Now it’s a worldwide problem.


Mars ♥ you, courtesy of NASA

February 15, 2014

Happy St. Valentine's Day from the Mars Global Surveyor (MGS) Mars Orbiter Camera (MOC) team! This collection of images acquired over the past 3 Mars years shows some of the heart-shaped features found on Mars by the MGS MOC.

14 February 2004 NASA caption:  “Happy St. Valentine’s Day from the Mars Global Surveyor (MGS) Mars Orbiter Camera (MOC) team! This collection of images acquired over the past 3 Mars years shows some of the heart-shaped features found on Mars by the MGS MOC.”

No kidding! Mars really ♥s us!  Hope you had a happy Valentines Day.

Original Caption Released with Image:
14 February 2004
Happy St. Valentine’s Day from the Mars Global Surveyor (MGS) Mars Orbiter Camera (MOC) team! This collection of images acquired over the past 3 Mars years shows some of the heart-shaped features found on Mars by the MGS MOC.

  • The heart in E04-01788 is a low mesa located near 46.7°N, 29.0°W, and is about 636 m (2,086 ft) wide.
  • The heart in R10-03259 is a depression located near 22.7°N, 56.6°W, and is about 378 m (1,240 ft) wide.
  • The heart in R09-02121 is a small mesa on a crater floor located near 37.2°S, 324.7°W, and is about 120 m (395 ft) wide.
  • The heart in R09-00918 is a depression located near 35.8°N, 220.5°W, and is about 525 m (1,722 ft) wide.
  • The heart in R04-00395 is a depression in which occurs a low mesa located near 57.5°N, 135.0°W, and is about 1 km (~0.62 mi) wide.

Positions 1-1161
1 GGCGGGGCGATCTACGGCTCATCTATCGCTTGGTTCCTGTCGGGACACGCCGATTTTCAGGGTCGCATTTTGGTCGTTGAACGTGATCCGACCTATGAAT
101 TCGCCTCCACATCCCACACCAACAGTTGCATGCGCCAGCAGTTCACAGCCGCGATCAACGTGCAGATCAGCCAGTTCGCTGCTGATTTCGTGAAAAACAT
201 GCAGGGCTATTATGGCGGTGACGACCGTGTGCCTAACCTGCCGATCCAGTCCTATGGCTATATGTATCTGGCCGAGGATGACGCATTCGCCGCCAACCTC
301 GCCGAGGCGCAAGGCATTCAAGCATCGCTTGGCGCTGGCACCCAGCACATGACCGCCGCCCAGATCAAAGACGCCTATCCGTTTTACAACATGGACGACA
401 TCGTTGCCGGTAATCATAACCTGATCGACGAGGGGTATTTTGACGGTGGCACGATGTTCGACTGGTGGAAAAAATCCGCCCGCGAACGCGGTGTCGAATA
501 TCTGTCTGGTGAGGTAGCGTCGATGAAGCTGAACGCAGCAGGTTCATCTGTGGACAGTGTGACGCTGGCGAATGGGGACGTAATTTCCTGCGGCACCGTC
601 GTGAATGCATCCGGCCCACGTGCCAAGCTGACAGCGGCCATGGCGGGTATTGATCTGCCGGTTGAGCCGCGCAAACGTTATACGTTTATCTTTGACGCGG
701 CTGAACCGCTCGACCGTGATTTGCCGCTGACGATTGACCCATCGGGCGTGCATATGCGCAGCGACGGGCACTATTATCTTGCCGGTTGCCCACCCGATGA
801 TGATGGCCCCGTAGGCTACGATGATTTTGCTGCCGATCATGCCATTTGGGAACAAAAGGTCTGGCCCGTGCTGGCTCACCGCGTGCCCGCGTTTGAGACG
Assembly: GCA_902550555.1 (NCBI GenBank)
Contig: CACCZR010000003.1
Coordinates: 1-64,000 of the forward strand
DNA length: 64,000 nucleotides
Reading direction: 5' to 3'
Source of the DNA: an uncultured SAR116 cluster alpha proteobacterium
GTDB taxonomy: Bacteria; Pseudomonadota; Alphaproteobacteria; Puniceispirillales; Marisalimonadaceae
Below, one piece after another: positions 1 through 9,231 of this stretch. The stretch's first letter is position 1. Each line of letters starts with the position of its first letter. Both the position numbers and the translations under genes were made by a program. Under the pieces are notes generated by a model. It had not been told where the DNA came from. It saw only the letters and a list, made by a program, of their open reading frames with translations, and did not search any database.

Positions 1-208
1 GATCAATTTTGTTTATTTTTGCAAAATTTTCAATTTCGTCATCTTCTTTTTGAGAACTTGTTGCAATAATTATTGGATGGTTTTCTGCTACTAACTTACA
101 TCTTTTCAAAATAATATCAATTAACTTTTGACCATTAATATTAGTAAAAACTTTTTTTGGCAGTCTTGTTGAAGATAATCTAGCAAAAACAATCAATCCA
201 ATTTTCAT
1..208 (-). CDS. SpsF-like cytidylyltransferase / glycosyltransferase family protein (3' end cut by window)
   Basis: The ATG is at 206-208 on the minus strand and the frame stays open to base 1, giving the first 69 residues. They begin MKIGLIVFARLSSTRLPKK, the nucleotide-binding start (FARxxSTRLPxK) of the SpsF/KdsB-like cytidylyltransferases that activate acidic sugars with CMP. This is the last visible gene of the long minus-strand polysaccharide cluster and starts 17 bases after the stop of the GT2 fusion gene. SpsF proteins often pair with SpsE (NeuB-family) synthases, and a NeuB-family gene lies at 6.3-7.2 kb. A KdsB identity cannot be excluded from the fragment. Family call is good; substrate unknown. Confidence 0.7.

• The heart in E11-00090 is a depression located near 0.2°N, 119.3°W, and is about 485 m (1,591 ft) wide.
  • The heart in E12-00275 is a depression located near 32.7°S, 139.3°W, and is about 512 m (1,680 ft) wide.
  • The heart in R06-01364 is a depression located near 8.4°S, 345.7°W, and is about 502 m (1,647 ft) wide.
  • The heart in M11-00480 is a depression located near 1.9°N, 186.8°W, and is about 153 m (502 ft) wide.
  • The heart in R08-00939 is a depression located near 12.1°S, 173.5°W, and is about 384 m (1,260 ft) wide.

Other heart-shaped martian landforms were featured in previous MGS MOC image releases:

  • “From Mars, With Love,” 17 June 1999 PIA01342
  • “Happy Valentine’s Day From Mars!” 11 February 2000 PIA02361
Image Credit:
NASA/JPL/Malin Space Science Systems
Image Addition Date:
2004-02-14

Typewriter of the moment: Pete Seeger

February 15, 2014

Photo found at the blog of the good Robert Messenger at OzTypewriter:

I can find no identifying information on the photo.  It looks, to me, to have been taken in the 1950s, judging by Pete’s hair and no beard.

Pete Seeger at his typewriter, probably in the 1950s.

Pete Seeger at a typewriter, probably in the 1950s.

It’s an electric typewriter, I think, seeing a cord coming out of the back.  Probably a Royal (I’m not great at identifying typewriters, you know).   Was this taken at Pete’s home in Beacon?  Perhaps.

Can you help in identifying the time and place of this photo?